Screencast guidelines

One of my New Year's resolutions is to produce a number of screencasts in 2005. Now that I've begun to develop a sense of how these should go, it seems like a good time to write down some guidelines for those of you who will be joining me in these productions. Here are the top three:

  1. Show, don't tell. I've been on the receiving end of a great many WebEx-style demos over the years. The usual pattern is slides first, explaining the company, its market, and its product. Then, if there's time, comes the demo.

    Though it may seem counterintuitive, I'd rather do it the other way around. For me, and for the viewer, the ideal screencast begins with a very brief stage-setting introduction. But it's mainly a compelling demonstration of, and conversation about, a product in actual use. There are few, if any, slides.

  2. Make it real. If the product is, say, a software development tool, or a network monitor, it's ideal if the demo works with a real and substantial codebase, or with a live network. Of course I understand that, for reasons of logistics or security, this isn't always possible. But the more real we can make it, the better.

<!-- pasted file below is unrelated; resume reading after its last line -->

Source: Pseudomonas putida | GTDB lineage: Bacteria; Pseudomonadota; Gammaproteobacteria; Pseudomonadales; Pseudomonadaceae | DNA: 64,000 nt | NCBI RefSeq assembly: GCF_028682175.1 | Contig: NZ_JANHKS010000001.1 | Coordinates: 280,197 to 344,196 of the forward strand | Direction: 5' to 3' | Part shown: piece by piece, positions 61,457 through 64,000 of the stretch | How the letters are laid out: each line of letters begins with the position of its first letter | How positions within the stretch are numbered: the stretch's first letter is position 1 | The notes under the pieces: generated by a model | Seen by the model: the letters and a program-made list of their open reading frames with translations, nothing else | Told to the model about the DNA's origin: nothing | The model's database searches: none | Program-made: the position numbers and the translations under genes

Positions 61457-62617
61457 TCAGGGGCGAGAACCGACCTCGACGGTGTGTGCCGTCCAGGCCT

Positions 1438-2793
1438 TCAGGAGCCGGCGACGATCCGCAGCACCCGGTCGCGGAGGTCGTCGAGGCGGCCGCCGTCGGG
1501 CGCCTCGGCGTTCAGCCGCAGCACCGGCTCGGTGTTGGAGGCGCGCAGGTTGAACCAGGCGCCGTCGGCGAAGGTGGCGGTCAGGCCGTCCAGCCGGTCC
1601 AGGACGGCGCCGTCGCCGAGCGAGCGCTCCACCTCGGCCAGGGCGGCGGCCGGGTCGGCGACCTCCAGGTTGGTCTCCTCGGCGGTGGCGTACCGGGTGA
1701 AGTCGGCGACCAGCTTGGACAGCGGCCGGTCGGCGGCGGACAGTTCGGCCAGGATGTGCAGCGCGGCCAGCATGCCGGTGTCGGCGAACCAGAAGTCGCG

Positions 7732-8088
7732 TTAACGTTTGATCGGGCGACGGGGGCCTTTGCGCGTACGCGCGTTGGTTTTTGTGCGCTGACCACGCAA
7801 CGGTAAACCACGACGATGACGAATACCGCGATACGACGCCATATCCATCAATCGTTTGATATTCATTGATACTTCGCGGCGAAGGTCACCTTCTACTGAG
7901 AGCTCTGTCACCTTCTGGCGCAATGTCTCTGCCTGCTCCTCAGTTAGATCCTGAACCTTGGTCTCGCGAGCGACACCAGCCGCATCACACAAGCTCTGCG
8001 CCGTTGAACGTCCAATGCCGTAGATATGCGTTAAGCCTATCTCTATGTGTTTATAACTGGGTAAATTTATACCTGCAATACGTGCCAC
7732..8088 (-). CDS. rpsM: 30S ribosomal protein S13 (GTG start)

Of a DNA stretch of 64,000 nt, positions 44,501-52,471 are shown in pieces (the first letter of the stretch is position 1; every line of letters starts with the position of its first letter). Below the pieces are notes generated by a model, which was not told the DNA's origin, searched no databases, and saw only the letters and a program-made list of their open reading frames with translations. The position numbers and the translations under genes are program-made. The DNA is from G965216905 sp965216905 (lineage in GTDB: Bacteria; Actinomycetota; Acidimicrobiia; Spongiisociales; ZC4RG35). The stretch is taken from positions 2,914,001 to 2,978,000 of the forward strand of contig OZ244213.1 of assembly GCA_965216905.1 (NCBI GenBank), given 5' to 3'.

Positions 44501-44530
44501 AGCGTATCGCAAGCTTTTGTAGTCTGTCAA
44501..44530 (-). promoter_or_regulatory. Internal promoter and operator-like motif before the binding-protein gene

3. Keep it interactive. You can, and I'd argue you should, record your own fully-scripted demo and post it on your own website. But I'm going to want you to depart from that script and allow me to engage you in a conversation that steers the demo into unexpected areas.

    On one recent call, that didn't happen. The vendor charged through a scripted demo, ignoring my questions. As a result, I never bothered to produce and post that screencast. It wasn't interesting to me, and wouldn't have been interesting to you.

    Note that when demos are interactive, there may be opportunities to use some of the slides I deprecated in guideline #1. When a question pops up in the course of the demo, the presenter may realize that slide 27 addresses the question. Jumping to slide 27 in response to a question both respects and exploits the screencast medium.

I'm still making this up as I go along, but from my perspective these are the key guidelines. I'm sure I'll refine and extend them with feedback from two constituencies: the presenters whose products are featured in these screencasts, and the viewers who watch them.

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